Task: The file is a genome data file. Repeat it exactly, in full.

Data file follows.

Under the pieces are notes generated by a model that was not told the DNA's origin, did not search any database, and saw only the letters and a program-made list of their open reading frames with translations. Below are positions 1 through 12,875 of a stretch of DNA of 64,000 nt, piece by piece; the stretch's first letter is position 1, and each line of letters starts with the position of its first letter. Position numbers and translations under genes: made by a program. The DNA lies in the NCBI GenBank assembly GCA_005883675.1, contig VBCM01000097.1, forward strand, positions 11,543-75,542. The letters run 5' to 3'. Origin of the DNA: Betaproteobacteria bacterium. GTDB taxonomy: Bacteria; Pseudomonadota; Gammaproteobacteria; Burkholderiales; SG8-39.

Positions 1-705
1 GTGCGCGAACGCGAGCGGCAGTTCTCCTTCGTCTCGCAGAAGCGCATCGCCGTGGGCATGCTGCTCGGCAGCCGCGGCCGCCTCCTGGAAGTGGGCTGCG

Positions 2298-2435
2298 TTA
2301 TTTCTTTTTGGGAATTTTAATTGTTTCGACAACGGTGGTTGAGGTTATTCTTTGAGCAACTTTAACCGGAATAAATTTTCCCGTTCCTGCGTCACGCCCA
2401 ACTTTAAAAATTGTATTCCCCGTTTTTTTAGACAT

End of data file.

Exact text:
Under the pieces are notes generated by a model that was not told the DNA's origin, did not search any database, and saw only the letters and a program-made list of their open reading frames with translations. Below are positions 1 through 12,875 of a stretch of DNA of 64,000 nt, piece by piece; the stretch's first letter is position 1, and each line of letters starts with the position of its first letter. Position numbers and translations under genes: made by a program. The DNA lies in the NCBI GenBank assembly GCA_005883675.1, contig VBCM01000097.1, forward strand, positions 11,543-75,542. The letters run 5' to 3'. Origin of the DNA: Betaproteobacteria bacterium. GTDB taxonomy: Bacteria; Pseudomonadota; Gammaproteobacteria; Burkholderiales; SG8-39.

Positions 1-705
1 GTGCGCGAACGCGAGCGGCAGTTCTCCTTCGTCTCGCAGAAGCGCATCGCCGTGGGCATGCTGCTCGGCAGCCGCGGCCGCCTCCTGGAAGTGGGCTGCG

Positions 2298-2435
2298 TTA
2301 TTTCTTTTTGGGAATTTTAATTGTTTCGACAACGGTGGTTGAGGTTATTCTTTGAGCAACTTTAACCGGAATAAATTTTCCCGTTCCTGCGTCACGCCCA
2401 ACTTTAAAAATTGTATTCCCCGTTTTTTTAGACAT